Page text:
This is the video trailer for Betty Sullivan La Pierre’s mystery/suspense novel, MOONSHINE MURDER, #14 in the ‘Hawkman Series’:
Pink Narcissus Press seeks short feminist science fiction writing for its “Daughters of Icarus” anthology. Submissions must explore gender roles in society; hard science fiction is not appropriate to this anthology.
Stories of any length will be considered.
There is no entry fee.
Deadline: May 31, 2012.
For more information, please visit the website.
* * * * *
Indies Unlimited is pleased to provide this submissions information for the convenience of our readers. We do not, however, endorse this or any contest/competition. Entrants should always research a competition prior to entering. [subscribe2]
At a publishing conference this winter, author and futurist David Houle hushed the crowd with this startling fact: last week, he said, there were more books published than in the entirety of 1950. Let that sink in…a year of books is being published every single week. That’s a very crowded book marketplace.
With barriers to entry nearly eliminated in publishing, this trend will continue to accelerate in 2012 and beyond. What does that mean for you as a writer? It means that discovery is going to be your biggest challenge. I know, you thought writing, editing and rewriting your book would be the highest mountain you’d have to climb. It’s up there, but if you want anyone to read or buy your books, discovery will be your real Mount Everest.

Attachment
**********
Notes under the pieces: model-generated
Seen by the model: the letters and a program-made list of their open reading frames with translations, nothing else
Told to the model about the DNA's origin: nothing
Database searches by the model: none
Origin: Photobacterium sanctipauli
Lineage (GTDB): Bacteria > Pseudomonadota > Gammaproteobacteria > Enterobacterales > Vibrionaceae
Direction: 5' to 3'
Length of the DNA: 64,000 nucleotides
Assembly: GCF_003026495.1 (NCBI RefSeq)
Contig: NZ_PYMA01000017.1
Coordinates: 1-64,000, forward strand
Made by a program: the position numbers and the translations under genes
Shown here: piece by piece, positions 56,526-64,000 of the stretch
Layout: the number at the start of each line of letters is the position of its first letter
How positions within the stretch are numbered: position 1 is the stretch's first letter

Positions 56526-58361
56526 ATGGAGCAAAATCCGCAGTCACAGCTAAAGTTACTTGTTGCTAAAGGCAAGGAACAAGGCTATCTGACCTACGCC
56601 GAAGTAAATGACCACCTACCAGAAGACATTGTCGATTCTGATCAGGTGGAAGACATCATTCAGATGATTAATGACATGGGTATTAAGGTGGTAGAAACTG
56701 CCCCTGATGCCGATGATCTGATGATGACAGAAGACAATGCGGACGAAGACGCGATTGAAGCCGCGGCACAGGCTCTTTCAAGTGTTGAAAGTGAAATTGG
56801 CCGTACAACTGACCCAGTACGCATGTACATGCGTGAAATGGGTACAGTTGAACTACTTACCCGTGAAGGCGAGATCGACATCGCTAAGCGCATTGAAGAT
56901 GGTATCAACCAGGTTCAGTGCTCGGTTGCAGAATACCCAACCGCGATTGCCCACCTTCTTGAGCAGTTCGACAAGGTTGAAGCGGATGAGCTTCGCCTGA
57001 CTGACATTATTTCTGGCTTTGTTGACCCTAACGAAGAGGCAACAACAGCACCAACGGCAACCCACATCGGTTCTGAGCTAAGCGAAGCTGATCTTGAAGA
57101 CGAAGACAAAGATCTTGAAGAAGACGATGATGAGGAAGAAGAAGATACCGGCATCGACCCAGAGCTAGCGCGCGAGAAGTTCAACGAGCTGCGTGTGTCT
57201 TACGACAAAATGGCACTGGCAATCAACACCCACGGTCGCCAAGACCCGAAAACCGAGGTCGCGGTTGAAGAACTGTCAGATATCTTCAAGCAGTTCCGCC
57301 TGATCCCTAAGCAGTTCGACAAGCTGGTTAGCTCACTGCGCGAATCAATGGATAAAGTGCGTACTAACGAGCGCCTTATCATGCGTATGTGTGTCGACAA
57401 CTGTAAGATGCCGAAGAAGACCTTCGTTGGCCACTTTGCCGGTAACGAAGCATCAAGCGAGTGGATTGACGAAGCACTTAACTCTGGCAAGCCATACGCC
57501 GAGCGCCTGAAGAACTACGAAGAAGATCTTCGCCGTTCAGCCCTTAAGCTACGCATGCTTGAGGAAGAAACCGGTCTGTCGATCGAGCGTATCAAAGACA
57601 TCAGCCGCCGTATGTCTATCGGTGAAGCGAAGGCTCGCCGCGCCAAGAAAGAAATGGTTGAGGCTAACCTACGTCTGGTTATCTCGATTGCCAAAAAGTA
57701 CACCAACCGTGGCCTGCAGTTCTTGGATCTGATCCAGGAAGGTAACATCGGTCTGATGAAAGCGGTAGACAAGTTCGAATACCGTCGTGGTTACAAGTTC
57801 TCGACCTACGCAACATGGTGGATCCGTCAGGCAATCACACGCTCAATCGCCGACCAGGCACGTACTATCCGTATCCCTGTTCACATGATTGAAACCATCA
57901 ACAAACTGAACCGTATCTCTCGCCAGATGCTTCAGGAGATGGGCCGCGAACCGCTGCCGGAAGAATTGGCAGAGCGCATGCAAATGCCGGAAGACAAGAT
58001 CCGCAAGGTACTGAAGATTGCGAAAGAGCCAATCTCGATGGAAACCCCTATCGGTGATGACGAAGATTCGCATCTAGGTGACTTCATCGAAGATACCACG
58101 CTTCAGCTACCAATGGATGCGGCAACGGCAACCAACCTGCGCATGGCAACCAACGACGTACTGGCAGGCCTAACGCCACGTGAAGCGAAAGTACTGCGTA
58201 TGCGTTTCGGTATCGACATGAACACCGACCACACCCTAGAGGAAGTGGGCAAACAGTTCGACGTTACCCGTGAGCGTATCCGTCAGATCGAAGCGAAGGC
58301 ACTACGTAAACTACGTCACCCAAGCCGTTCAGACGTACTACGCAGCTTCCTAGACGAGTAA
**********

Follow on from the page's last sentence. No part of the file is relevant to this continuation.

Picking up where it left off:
Don’t lose heart. When a problem is this big, a lot of people start studying it and creating solutions. That’s what we’re doing at my company, Serendipite Studios. We started with a simple question. How can we help writers more effectively find readers in today’s crowded, noisy book marketplace? Continue reading “Why Discovery Is Your Mount Everest By Kathy Meis”
Once upon a time I was the supervisor for a department of a retail computer electronics company which shall remain nameless. One day one of my employees – we’ll call him Dick – came to me in a bit of a snit. It seemed that another employee, John, wasn’t sharing his tools. Well, John was a great employee. In the Army Reserve at the time, he kept his work space neat and clean, his tools maintained and in place. As a consequence, he had the best tools in the department and he usually shared them. He had only one rule – return it the way you found it. Dick had broken that rule. Well, actually he’d broken the tool, and it wasn’t the first time. So John banned him from borrowing his tools. Dick, feeling he’d been treated unfairly, decided to help himself to John’s tools. At which point John went to him and politely asked for the tools back. Military trained, he used please, explained why Dick couldn’t use his tools, and then said thank you. I knew this, because as supervisor I’d been watching. Continue reading “No one is entitled to anything….”